If you're one of those souls who prize vintage arcade cabinets, you may want to look away. A group has torn into a pair of classic Sega Rally games to create something a little more creative. Using the old steering wheel and pedal inputs, the team created a virtual racing game that controls real radio-control cars. The cool part is that the driver can choose from either an on-car camera or a top-down view as a shout out to the racing games of old.
If you're anything like us, you likely have more than a few remote controlled cars collecting dust in the basement. Instructables.com has taken the time to show us just what can be accomplished with a little time and motivation using those machines and some low-buck electronics. Namely, your own battery-powered autonomous machine.
If you've never played Reckless Racing 2, odds are you've taken the helm of similar games in the past. Players are given control of a vehicle viewed from above as it bashes its way around a dirt track with other cars.
Hot Wheels has just rolled out two new R/C cars in the Stealth Rides line. The collapsible racers fit into their own cases which double as infrared remote controls. At the moment there are just two vehicles – one with wheels and another with treads – but in October Batman's Tumbler joins the party. The good news is they fit in any pocket, run for about 45 minutes and cost just $25. The not so good news is that when that 45 minutes is up you'll have to replace five watch batteries &nd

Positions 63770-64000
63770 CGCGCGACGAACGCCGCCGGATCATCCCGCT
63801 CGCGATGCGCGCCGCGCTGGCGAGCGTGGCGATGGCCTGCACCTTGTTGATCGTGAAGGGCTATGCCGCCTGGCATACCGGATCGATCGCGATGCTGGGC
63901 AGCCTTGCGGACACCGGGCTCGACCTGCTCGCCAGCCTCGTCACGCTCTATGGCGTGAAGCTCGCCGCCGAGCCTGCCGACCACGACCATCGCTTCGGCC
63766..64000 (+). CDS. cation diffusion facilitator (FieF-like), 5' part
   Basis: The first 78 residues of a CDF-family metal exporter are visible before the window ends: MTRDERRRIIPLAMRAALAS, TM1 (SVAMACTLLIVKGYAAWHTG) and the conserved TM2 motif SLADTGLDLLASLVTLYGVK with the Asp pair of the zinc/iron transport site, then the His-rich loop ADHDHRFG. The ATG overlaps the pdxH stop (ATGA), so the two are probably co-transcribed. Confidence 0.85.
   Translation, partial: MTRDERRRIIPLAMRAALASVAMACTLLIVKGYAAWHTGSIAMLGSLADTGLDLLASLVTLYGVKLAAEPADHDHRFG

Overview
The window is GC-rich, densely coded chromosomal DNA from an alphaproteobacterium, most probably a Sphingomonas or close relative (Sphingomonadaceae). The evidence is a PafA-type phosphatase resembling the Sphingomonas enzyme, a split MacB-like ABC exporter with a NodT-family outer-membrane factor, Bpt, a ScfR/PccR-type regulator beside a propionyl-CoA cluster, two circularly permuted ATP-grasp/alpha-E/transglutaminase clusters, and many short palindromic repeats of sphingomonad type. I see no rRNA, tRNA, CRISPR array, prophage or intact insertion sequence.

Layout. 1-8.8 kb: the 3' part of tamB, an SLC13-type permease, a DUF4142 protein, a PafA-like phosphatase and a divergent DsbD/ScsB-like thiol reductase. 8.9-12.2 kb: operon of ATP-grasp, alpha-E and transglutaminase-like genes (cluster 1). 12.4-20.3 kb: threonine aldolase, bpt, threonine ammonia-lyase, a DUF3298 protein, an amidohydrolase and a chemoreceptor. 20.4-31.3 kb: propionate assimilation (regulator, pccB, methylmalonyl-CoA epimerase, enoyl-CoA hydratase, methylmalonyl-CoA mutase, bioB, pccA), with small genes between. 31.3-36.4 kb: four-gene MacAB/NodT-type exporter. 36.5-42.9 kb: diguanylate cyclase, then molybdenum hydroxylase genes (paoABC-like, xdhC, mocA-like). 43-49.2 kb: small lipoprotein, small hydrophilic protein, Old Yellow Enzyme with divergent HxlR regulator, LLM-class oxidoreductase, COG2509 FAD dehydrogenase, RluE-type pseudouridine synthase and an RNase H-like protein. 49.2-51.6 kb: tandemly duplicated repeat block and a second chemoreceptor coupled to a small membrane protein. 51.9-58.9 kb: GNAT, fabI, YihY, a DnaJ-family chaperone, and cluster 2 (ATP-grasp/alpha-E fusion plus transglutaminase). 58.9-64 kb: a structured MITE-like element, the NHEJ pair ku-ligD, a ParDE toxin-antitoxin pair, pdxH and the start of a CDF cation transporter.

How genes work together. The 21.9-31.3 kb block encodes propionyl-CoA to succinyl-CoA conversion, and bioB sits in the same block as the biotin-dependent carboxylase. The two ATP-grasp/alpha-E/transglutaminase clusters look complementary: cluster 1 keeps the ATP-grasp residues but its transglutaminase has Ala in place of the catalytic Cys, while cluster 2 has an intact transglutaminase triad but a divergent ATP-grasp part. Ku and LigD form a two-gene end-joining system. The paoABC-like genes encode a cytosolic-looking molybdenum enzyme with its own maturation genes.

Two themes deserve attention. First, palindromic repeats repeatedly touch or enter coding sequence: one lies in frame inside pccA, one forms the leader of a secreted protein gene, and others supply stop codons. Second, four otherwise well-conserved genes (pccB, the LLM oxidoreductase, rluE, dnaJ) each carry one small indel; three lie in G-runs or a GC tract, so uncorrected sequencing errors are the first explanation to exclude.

The move to electric-powered vehicles is still in its fledgling stages, but there are plenty of signs that the next few years will finally start ushering in battery-powered transportation for the masses. But there's one class of vehicle that has almost always been powered by batteries: R/C cars. Slap in a couple of 9-volt batteries and a slew of AA cells, and kids of all ages get to pretend they're Ken Block in the backyard until mom says it's time to clean up for supper.